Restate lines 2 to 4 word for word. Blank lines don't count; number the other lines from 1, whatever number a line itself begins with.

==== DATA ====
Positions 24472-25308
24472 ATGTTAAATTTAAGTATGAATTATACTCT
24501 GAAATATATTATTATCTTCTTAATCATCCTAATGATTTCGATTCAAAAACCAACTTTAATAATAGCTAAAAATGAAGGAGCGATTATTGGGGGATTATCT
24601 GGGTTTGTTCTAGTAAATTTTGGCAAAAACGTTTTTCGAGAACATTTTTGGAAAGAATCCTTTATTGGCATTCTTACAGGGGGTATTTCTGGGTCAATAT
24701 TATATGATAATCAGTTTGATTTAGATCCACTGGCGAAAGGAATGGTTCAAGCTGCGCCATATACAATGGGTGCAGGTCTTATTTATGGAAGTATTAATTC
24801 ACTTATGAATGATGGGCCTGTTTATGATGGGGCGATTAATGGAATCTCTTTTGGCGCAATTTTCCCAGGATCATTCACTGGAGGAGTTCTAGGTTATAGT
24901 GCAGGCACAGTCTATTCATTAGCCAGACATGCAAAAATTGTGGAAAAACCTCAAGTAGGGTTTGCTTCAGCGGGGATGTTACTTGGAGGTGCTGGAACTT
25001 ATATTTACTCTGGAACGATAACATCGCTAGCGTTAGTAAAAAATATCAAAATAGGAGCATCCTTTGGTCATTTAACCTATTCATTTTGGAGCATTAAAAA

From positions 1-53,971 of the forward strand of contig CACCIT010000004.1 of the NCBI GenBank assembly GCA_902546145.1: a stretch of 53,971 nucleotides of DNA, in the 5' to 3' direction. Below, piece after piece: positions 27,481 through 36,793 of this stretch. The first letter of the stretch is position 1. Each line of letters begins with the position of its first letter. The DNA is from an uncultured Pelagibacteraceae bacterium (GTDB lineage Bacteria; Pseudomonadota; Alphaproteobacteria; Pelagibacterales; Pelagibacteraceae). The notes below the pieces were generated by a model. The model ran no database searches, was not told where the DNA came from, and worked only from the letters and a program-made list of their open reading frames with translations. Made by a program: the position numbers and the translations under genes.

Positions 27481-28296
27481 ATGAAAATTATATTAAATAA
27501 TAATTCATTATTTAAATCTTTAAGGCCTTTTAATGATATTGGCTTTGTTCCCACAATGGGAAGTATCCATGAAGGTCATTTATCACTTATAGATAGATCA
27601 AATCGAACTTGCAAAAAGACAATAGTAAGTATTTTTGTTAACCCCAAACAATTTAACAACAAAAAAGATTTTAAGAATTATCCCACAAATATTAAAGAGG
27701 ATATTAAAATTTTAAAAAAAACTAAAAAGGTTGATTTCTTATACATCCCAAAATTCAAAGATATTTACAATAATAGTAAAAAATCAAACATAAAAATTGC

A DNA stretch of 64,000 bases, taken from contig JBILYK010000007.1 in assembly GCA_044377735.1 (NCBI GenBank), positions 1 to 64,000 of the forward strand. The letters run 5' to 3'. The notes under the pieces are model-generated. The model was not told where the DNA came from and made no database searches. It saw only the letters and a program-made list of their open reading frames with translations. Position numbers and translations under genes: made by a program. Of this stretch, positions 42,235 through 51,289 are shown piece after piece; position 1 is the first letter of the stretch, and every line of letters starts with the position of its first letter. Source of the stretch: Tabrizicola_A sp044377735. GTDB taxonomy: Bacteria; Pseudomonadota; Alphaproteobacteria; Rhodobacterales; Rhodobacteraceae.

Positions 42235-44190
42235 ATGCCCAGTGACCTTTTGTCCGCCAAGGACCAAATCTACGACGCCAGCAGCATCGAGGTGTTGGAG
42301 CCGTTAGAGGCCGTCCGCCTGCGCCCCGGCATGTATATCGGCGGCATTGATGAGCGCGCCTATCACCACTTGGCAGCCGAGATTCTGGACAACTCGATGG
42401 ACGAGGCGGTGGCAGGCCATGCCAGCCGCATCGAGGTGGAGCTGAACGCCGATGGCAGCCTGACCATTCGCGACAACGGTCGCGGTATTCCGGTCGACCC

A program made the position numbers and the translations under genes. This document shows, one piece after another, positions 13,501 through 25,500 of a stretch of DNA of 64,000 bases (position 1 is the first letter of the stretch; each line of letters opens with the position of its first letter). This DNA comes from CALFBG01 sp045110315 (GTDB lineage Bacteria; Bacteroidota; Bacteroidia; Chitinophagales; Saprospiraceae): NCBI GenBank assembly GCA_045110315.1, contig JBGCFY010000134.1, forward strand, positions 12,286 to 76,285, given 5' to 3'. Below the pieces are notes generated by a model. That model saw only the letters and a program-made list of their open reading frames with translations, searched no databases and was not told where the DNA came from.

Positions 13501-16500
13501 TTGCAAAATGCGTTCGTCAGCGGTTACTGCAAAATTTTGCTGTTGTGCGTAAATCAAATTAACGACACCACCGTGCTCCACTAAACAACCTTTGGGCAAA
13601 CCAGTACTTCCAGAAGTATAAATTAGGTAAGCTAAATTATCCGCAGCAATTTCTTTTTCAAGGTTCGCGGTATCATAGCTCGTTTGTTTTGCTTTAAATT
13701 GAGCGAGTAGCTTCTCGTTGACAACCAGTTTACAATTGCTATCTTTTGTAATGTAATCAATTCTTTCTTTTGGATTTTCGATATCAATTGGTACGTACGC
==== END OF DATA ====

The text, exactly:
24472 ATGTTAAATTTAAGTATGAATTATACTCT
24501 GAAATATATTATTATCTTCTTAATCATCCTAATGATTTCGATTCAAAAACCAACTTTAATAATAGCTAAAAATGAAGGAGCGATTATTGGGGGATTATCT
24601 GGGTTTGTTCTAGTAAATTTTGGCAAAAACGTTTTTCGAGAACATTTTTGGAAAGAATCCTTTATTGGCATTCTTACAGGGGGTATTTCTGGGTCAATAT